I think people need to see change where they are to believe that solving bigger problems is possible. If we are to build civil society in an increasingly uncivil culture and solve problems, we must think more from the bottom up.

Steve Heintz, CEO of the Rockefeller Brothers Fund, quoted Peter Drucker that in turbulent times, we cannot solve problems today using yesterday’s logic. I would add to that we also can’t solve problems using yesterday’s leadership…

Now let me be clear about that. I am not voicing a rejection, but an invitation for you to make our tables bigger, broader, and more diverse. There is still a seat for you.

At Public Allies we talk about changing the face and practice of leadership, because if you change who is at the proverbial tables, the tables themselves must also change.

By changing the face, I’m saying that we must bring more diverse people and perspectives to our tables. It is imperative. As a sector we fail to do that.

One of my Allies a few years ago was doing her presentation of learning. It is how they demonstrate what they’ve learned at the end of our program. Her supervisor, a boomer and ’60s activist, asked her what his generation of activists and leaders needed to learn that her generation understands. She replied, “Your generation sees diversity as an ideal, something to believe in. We learned that it is an action, something you do.” 

 Our sector believes in diversity very well, but we don’t do diversity well. That must change.

 And if we change who is at the table, the table itself must change. We must think about how to solve problems differently.

Many of our nonprofits here today have grown a lot. We’re serving more people, we’re managing better, we are achieving more outcomes, and we have evidence our programs work. Yet, social problems linger and racial and other disparities have grown. 

In my community, we have had a dramatic increase in youth programs, after-school programs, education organizations, choice schools, charter schools, teaching programs, and all the rest. If I consult their websites, annual reports and funders, they are all meeting lots of outcomes and some have won national awards and recognition for evidence and innovation. But it doesn’t add up. In fact, despite all these “proven” efforts, we continue to have the worst 3rd grade reading scores for African American children.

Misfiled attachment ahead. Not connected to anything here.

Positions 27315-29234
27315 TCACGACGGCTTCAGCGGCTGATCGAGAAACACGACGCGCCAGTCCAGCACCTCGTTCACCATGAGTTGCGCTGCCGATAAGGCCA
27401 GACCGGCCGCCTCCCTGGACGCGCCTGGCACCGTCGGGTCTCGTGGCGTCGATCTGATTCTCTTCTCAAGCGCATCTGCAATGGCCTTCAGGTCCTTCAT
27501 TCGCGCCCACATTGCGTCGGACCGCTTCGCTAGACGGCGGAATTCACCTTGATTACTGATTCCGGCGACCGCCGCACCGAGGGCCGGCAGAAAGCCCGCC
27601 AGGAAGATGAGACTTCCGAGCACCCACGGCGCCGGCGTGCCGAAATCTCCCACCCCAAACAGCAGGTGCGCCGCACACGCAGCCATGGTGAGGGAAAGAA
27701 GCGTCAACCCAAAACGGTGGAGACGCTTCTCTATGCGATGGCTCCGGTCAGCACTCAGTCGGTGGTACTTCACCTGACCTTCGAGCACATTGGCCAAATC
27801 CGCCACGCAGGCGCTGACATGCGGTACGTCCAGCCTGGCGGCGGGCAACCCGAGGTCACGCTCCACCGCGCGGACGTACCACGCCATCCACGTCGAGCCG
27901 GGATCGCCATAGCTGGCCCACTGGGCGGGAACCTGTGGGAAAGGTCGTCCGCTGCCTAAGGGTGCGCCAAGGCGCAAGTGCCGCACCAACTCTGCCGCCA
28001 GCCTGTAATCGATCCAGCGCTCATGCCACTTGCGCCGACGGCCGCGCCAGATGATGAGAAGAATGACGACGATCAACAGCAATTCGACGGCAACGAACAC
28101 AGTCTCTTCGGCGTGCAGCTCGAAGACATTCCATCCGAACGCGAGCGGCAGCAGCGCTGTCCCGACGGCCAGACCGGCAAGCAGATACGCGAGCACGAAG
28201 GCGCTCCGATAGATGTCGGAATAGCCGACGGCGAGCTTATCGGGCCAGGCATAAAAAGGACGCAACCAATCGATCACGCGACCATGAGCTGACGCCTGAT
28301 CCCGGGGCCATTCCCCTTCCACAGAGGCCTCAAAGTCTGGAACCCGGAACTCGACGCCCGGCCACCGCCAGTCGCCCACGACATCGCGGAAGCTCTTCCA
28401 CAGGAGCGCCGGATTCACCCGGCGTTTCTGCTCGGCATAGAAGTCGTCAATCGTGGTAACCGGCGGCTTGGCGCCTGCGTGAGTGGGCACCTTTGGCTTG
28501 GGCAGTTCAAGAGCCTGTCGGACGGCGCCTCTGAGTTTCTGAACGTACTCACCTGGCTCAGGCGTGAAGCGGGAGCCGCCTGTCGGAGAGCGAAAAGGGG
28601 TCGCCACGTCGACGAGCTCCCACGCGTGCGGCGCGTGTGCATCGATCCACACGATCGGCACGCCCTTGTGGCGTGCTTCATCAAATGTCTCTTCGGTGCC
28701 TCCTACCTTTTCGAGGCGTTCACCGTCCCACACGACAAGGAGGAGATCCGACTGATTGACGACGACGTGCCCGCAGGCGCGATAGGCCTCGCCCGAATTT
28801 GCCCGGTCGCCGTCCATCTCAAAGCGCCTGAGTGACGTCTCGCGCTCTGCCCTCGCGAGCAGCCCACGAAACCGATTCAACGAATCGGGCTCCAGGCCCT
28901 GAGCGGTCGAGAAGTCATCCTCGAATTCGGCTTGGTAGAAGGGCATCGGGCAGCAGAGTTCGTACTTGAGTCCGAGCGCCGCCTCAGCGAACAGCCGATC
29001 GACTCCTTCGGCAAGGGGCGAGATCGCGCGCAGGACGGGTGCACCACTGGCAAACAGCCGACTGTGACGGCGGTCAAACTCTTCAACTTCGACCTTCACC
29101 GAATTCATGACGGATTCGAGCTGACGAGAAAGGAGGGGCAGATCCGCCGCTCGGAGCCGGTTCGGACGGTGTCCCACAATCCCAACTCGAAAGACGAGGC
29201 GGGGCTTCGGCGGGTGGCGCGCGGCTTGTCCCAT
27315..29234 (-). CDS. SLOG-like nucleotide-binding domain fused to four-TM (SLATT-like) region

There is no evidence that the aggregation of evidence-based, control-group-researched, outcome-focused services add up to needle-moving change on important issues. Improved strategy, management, outcomes, and evidence are probably necessary to move the needle, but they are not sufficient.

Perhaps we have to reverse-engineer how we think about solving problems. We need to look at communities where the graduation rate is up 20%, the crime rate cut in half, teen pregnancy down by a third and figure out what added up to produce those results. My hunch is that there were successful programs but that they were combined with political will, organizing, advocacy, community engagement, and community building. Top down solutions don’t work if they don’t engage communities in the solution.

The pendulum has swung over the last 20 years toward an emphasis on nonprofit leadership as management and service as science. What has been lost is the art of service – how we lead, engage, and organize with communities. The science of service may be necessary but it is not sufficient to create real change without the art of service.

So I think that to address these big challenges, we have to get real about how we engage diverse communities so that we can really begin to solve problems closer to home.

Video | Welcome … and get ready!

This video has been making the rounds of the Public Allies network, and we thought we should share it with our Allies2010 friends. In it, Public Allies CEO Paul Schmitz delivers a welcome to the new class of Allies. Depending on which of the 21 cities the Allies serve in, they start their core training any time between late August and mid October.

This was filmed on the campus of the University of Wisconsin-Milwaukee, which is our Operating Partner in Milwaukee. Paul was conducting a Friday training for the Milwaukee Allies, and he decided it would be a nice opportunity to enlist some help for a rousing cheer. The video includes excerpts from his training session, which is a terrific primer about the Public Allies leadership philosophy.

Enjoy! And maybe you’ll be getting a welcome of your own one day.